Theorem 1: Let x̄ and ȳ be the sample means and sx and sy be the sample standard deviations of two sets of data of size nx and ny respectively. If x and y are normal, or nx and ny are sufficiently large for the Central Limit Theorem to hold, then the random variable
Observation: The nearest integer to m can be used.
An alternative calculation (Satterthwaite’s correction) of m (which has the same value) is as follows
Observation: This theorem can be used to test the difference between sample means even when the population variances are unknown and unequal. The resulting test, called, Welch’s t-test, will have a lower number of degrees of freedom than (nx – 1) + ( ny – 1), which was sufficient for the case where the variances were equal. When nx and ny are approximately equal, then the degrees of freedom and the value of t in Theorem 1 are approximately the same as those in Theorem 1 of Two Sample t Test with Equal Variances.
Real Statistics Function: The Real Statistics Resource Pack provides the following supplemental function.
DF_POOLED(R1, R2) = degrees of freedom for the two sample t test for samples in ranges R1 and R2, especially when the two samples have unequal variances (i.e. m in Theorem 1).
Excel Function: Excel provides the function TTEST to handle the various two sample t-tests.
TTEST(R1, R2, tails, type) = p-value of the t-test for the difference between the means of two samples R1 and R2, where tails = 1 (one-tailed) or 2 (two-tailed) and type takes the values:
- the samples have paired values from the same population
- the samples are from populations with the same variance
- the samples are from populations with different variances
These three types correspond to the Excel data analysis tools
- t-Test: Paired Two Sample for Mean
- t-Test: Two-Sample Assuming Equal Variance
- t-Test: Two-Sample Assuming Unequal Variance
Note that the type 3 TTEST uses the value of the degrees of freedom as indicated in Theorem 1 unrounded, while the associated data analysis tool rounds the degrees of freedom as indicated in the theorem to the nearest integer. We will explain the type 1 TTEST in Paired Sample t Test.
This function ignores all empty and non-numeric cells. The value of alpha is assumed to be .05.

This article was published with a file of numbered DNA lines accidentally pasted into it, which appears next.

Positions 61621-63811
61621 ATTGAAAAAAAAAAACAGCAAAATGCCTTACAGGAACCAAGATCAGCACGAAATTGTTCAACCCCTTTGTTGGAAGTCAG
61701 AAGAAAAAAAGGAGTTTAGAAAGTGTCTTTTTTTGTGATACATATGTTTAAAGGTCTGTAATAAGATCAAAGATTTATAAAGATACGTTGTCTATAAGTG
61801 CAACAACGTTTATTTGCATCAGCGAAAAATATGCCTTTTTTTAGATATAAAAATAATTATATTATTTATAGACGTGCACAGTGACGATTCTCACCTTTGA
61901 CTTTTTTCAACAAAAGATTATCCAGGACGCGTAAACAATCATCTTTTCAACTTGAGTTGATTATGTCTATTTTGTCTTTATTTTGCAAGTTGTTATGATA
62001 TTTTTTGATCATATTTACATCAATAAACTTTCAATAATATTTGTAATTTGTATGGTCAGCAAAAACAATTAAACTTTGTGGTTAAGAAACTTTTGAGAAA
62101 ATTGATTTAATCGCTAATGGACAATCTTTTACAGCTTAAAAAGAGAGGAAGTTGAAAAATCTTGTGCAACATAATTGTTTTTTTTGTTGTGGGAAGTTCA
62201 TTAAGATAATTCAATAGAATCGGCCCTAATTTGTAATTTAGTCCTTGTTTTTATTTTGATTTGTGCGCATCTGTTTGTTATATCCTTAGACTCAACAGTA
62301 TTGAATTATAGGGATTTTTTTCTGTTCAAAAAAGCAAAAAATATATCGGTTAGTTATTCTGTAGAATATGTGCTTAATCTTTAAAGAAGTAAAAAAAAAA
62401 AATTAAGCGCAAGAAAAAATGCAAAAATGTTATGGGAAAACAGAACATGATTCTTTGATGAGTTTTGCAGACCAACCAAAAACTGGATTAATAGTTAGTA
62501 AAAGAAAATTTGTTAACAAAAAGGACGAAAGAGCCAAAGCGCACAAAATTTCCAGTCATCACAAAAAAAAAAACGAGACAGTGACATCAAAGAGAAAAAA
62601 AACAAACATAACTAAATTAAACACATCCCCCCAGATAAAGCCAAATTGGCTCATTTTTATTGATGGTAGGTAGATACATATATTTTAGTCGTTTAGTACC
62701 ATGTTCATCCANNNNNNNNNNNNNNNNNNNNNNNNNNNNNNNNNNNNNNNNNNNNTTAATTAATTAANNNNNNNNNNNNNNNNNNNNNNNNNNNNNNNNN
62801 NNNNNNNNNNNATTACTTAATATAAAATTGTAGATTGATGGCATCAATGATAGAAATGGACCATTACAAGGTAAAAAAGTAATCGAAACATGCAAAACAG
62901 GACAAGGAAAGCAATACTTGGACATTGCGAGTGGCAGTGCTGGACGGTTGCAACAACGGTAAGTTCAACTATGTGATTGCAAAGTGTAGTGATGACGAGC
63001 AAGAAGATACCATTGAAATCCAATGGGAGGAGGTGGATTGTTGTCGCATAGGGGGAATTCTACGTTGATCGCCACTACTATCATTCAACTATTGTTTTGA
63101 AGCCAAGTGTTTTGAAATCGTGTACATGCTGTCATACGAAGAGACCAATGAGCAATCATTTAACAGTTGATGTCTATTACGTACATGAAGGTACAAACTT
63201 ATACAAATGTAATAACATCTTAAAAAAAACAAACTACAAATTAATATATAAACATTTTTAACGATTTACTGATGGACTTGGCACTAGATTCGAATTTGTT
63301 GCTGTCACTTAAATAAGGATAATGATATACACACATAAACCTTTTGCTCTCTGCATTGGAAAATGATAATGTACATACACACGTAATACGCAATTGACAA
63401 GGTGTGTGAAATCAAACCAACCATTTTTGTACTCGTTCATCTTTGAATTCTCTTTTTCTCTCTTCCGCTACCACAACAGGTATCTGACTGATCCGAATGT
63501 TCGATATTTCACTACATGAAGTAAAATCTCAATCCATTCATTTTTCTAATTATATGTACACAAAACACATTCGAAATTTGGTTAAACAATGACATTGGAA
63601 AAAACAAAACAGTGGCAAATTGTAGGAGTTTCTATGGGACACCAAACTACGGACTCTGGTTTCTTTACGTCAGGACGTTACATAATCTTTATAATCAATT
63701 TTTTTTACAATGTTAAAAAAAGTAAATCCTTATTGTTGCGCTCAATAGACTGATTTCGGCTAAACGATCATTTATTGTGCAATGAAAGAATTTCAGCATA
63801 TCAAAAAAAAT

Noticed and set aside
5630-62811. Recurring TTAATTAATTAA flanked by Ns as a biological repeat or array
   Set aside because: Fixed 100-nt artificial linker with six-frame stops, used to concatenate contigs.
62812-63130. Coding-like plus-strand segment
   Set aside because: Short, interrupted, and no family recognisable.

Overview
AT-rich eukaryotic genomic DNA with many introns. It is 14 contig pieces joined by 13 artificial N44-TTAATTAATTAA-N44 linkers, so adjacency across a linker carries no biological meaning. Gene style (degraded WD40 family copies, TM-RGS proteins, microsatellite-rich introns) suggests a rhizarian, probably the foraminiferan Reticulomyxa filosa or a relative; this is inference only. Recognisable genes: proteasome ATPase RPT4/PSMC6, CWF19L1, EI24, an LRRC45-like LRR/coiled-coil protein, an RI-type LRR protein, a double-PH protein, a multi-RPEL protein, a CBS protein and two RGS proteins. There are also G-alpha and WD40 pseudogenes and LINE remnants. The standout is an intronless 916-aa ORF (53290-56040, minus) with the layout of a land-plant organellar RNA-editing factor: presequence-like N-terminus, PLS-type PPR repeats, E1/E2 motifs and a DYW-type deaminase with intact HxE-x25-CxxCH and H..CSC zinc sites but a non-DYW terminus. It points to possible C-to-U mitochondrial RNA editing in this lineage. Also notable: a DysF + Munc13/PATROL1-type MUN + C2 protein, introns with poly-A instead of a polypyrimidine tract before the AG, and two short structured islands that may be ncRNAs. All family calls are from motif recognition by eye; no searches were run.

Example 1: In Example 1 of Two Sample t Test with Equal Variances, we assumed that the population variances were equal since the sample variances were almost the same. We now repeat the analysis assuming that the variances are not necessarily equal.
We use the Excel formula TTEST(A4:A13,B4:B13,2,3). The first two parameters represent the data for each sample (without labels). The 3rd parameter indicates that we desire a two-tailed test and the 4th parameter indicates a type 3 test. Since
TTEST(A4:A13,B4:B13,2,3) = 0.043456 < .05 = α
we reject the null hypothesis. Note that if we use the type 2 test, TTEST(R1, R2, 2, 2) = 0.043053, the result won’t be very different, thus confirming our assumption that the population variances are almost equal.
Example 2: We repeat the analysis from Example 1 but with different data for the new flavoring.
Figure 1 – Sample data and box plots for Example 2
Clearly, the sample variances are quite unequal. Using the T.TEST function with = 3 we get
T.TEST(A4:A13 ,B4:B13, 2, 3) = 0.05773 > .05 = α
and so this time we cannot reject the null hypothesis (for the two-tailed test). Note that if we had used the test with equal variances, namely T.TEST(A4:A13, B4:B13, 2, 2) = 0.048747 < .05 = α, then we would have rejected the null hypothesis.
We can also use Excel’s t-Test: Two-Sample Assuming Unequal Variances data analysis tool to get the same result (see Figure 2).
Figure 2 – Data analysis for the data from Figure 1
Observation: Generally, even if one variance is up to 4 times the other, the equal variance assumption will give good results. This rule of thumb is clearly violated in Example 2, and so we need to use the t test with unequal population variances.
Real Statistics Data Analysis Tool: The Real Statistics Resource Pack provides a data analysis tool called T Tests and Non-parametric Equivalents, which combines the analyses for equal and unequal variances, as well as providing confidence intervals and the Cohen effect size. A second measure of effect size is also provided, which we will study in Dichotomous Variables and the t-test.
Example 3: Repeat Example 2 using the Real Statistics data analysis tool.
Enter Ctrl-m and select T Tests and Non-parametric Equivalents from the menu. Fill in the dialog box that appears as shown in Figure 3.
Figure 3 – Dialog box for T Test and Non-parametric Equivalents
Choose the Two independent samples and T test options and press OK. The output appears in Figure 4.
We can see from Figure 4 that the degrees of freedom have been reduced from 18 to 11.208 under the assumption of unequal variances. We can get this same value by using the formula =DF_POOLED(A4:A13, B4:B13).
Observation: The input data for the two independent sample t test can have missing data, indicated by empty cells or cells with non-numeric data. Such cells will be ignored in the analysis.